ICD-10: What You Need to Know Now
by Leigh-Ann Renz, 4.29.13
We understand: you just want to keep up with your clients and therapy workload, but every time you turn around, there’s another compliance milestone to be met or coding change to implement, each requiring commitment of invaluable time & energy from you and your staff. That’s where we can help, by offering tips, reminders, and resources to stay on top of the stream of mandatory changes. Now that we’ve past the deadline for CPT codes changes, given you a solid head-start on meeting HIPAA Omnibus compliance and are eagerly awaiting the May release of DSM-5, it’s time to start taking a look at ICD-10.
The impact of ICD-10
The most important thing you need to know now is that it’s a really big deal!! It’s tempting to let other day-to-day fires take your attention away from long-term preparation, but ICD-10’s scope is massive: providers and insurers will have to switch out the current 14,000 codes for 68,000. Some sobering statistics:
- Industry experts are recommending physician practices have at least 6 months cash reserves to get through the ICD-10 transition, and others are saying that if a practice is on the financial bubble, the ICD-10 transition will put them out of business.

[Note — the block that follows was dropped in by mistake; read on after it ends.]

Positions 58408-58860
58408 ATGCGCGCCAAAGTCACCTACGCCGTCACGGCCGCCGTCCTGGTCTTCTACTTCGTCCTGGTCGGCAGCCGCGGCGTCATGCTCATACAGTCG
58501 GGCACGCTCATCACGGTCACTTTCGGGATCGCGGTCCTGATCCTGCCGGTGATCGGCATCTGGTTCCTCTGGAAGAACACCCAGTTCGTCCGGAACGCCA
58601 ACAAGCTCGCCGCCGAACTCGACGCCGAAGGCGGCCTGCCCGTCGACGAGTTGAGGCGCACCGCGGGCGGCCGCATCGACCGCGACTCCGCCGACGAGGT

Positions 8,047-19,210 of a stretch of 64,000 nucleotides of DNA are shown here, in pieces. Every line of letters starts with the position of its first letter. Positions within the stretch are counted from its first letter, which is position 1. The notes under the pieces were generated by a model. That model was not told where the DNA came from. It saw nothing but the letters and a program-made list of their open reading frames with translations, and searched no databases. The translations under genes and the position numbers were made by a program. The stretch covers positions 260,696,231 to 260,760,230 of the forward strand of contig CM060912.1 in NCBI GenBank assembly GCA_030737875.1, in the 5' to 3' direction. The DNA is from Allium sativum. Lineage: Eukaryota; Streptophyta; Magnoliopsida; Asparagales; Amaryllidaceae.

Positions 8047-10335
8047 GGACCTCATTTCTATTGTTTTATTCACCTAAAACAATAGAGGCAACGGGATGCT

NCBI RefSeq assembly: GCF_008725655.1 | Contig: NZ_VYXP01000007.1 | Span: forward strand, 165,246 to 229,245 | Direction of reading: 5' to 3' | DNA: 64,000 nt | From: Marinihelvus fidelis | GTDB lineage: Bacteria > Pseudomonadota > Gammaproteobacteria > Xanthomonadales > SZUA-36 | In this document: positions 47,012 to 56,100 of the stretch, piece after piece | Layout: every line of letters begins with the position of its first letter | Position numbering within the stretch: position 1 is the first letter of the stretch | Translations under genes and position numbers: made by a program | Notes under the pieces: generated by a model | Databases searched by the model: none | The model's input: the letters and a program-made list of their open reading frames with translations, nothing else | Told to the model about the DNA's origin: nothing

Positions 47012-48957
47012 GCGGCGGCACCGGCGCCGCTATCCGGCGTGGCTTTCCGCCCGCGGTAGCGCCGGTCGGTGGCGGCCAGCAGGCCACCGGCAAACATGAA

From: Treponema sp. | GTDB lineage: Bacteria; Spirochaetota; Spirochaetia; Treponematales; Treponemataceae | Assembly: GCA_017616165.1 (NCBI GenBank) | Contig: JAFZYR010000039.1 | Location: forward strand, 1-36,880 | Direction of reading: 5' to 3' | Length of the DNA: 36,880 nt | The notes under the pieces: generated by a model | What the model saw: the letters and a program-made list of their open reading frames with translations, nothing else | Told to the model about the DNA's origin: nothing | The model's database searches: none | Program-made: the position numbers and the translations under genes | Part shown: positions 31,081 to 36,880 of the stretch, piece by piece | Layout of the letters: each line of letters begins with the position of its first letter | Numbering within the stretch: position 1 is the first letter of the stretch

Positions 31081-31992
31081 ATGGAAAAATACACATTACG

- 40% of providers are not currently documenting to support specific ICD-10 codes, which means claims denials will increase.
- Other countries that have implemented ICD-10 (the US is the last industrialized nation to do so) experienced a downtime and loss of productivity of 20% for the first 6 months on ICD-10.
- Productivity losses in the US are expected to range from 10% to 50%.
- The transition to ICD-10 is required for everyone covered by HIPAA (which definitely includes mental & behavioral health).
Although the deadline is October 1, 2014, it’s important that you begin creating a transition plan for your practice now. We’ll be covering ICD-10 and providing ongoing guidance as we approach the deadline, but for now, some starter resources: